Essentially, what Raimi and Spider-Man began in 2002, Marvel Studios, Kevin Feige, Joss Whedon, and Avengers took to the next level in 2012 as it demolished box office records in its opening days and weeks before finishing with $623.3 million stateside (the second-best ever, back then, behind only Avatar) and $1.52 billion worldwide. It was the first film in history to unite multiple, major superheroes in one film — and it certainly wouldn’t be the last.
The Marvel Cinematic Universe’s first phase had ended, but the franchise’s impact was only just beginning.
Since the earth-shattering effects of Avengers‘ accomplishments, films like Iron Man 3 ($174.1 million), The Amazing Spider-Man 2 ($91.6 million), Avengers: Age of Ultron ($191.3 million), and Guardians of the Galaxy Vol. 2 ($146.5 million) contributed their own footprints to this weekend in Mays of yore. Naturally, no studio wanted to contend with the second frames of Avengers: Infinity War and Avengers: Endgame in 2018 and 2019.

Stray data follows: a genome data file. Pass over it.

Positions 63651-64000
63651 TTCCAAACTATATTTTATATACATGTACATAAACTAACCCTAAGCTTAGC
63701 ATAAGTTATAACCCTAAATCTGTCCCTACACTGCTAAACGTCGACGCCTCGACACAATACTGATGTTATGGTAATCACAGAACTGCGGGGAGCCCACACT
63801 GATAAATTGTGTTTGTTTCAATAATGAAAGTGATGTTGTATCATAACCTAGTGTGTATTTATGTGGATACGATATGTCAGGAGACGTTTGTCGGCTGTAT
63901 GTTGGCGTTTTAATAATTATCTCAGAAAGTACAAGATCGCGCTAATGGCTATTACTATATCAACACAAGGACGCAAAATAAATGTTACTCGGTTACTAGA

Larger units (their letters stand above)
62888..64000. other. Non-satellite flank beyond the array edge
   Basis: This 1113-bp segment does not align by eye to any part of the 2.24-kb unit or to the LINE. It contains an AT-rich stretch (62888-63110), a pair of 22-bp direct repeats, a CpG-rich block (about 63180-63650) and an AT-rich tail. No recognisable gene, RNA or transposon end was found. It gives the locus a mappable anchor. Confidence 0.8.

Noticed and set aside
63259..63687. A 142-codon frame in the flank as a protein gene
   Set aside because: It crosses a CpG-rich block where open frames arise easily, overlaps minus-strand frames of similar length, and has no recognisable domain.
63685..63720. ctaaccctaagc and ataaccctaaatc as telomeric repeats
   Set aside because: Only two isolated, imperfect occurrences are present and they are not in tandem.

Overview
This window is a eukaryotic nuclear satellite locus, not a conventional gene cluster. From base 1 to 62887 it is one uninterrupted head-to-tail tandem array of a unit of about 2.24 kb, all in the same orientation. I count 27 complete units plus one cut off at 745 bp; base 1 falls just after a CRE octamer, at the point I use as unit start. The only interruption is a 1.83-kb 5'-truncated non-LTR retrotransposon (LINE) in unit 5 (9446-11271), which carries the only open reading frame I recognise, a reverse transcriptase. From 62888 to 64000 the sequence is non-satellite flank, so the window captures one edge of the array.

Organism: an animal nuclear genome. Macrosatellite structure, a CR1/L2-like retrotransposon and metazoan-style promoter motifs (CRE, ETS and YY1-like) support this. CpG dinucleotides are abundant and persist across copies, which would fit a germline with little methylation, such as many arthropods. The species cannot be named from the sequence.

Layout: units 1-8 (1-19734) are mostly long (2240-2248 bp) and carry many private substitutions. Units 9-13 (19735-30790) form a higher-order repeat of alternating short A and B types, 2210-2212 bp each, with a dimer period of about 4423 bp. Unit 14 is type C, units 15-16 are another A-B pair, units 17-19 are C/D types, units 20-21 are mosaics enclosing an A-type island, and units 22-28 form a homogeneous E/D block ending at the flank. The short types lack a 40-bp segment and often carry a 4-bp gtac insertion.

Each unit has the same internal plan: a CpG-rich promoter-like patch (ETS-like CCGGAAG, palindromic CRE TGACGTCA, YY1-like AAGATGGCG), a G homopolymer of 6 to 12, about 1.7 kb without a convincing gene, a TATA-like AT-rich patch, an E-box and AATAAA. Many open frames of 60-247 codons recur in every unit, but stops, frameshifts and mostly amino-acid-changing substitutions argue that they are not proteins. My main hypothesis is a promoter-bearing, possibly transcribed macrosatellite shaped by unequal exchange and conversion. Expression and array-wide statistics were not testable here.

All told, the first Friday in May offered up a major superhero film — MCU or otherwise — for 13 consecutive years through 2019. 2020 was set to continue that streak with Black Widow until its delay to this November in response to theater closures resulting from the ongoing COVID-19 situation.
Although that streak may technically be broken, an asterisk is surely deserved to allow it a continuance-in-spirit when Disney and Marvel plan to release Shang-Chi and the Legend of the Ten Rings on May 7, 2021 — twenty years after Peter Parker broke the box office mold and heralded the era of superheroes christening the summer slate on an annual basis.
You can find previous editions of this column in our archives.